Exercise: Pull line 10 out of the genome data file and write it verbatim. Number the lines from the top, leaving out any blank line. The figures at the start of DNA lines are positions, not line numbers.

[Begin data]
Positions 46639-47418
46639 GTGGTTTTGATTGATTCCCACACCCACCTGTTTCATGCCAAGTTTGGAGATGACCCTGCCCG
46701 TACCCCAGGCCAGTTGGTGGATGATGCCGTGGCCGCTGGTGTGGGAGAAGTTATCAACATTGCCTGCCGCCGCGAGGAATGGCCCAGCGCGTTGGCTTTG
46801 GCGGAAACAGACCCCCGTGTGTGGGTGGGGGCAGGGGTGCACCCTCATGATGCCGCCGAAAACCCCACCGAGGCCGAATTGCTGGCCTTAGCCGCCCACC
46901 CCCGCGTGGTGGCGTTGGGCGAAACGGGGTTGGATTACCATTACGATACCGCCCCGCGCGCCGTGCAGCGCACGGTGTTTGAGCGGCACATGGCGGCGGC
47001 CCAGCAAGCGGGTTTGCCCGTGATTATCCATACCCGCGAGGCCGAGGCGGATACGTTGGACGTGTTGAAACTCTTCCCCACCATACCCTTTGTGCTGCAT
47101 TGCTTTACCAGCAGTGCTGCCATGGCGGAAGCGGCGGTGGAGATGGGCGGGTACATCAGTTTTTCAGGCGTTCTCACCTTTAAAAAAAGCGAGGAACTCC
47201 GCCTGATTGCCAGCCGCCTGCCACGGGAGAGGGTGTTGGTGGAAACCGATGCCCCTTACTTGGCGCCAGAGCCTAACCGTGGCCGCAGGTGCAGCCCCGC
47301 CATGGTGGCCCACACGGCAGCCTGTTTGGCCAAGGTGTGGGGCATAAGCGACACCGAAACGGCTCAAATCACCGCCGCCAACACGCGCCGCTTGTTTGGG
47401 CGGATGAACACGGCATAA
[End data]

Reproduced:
47401 CGGATGAACACGGCATAA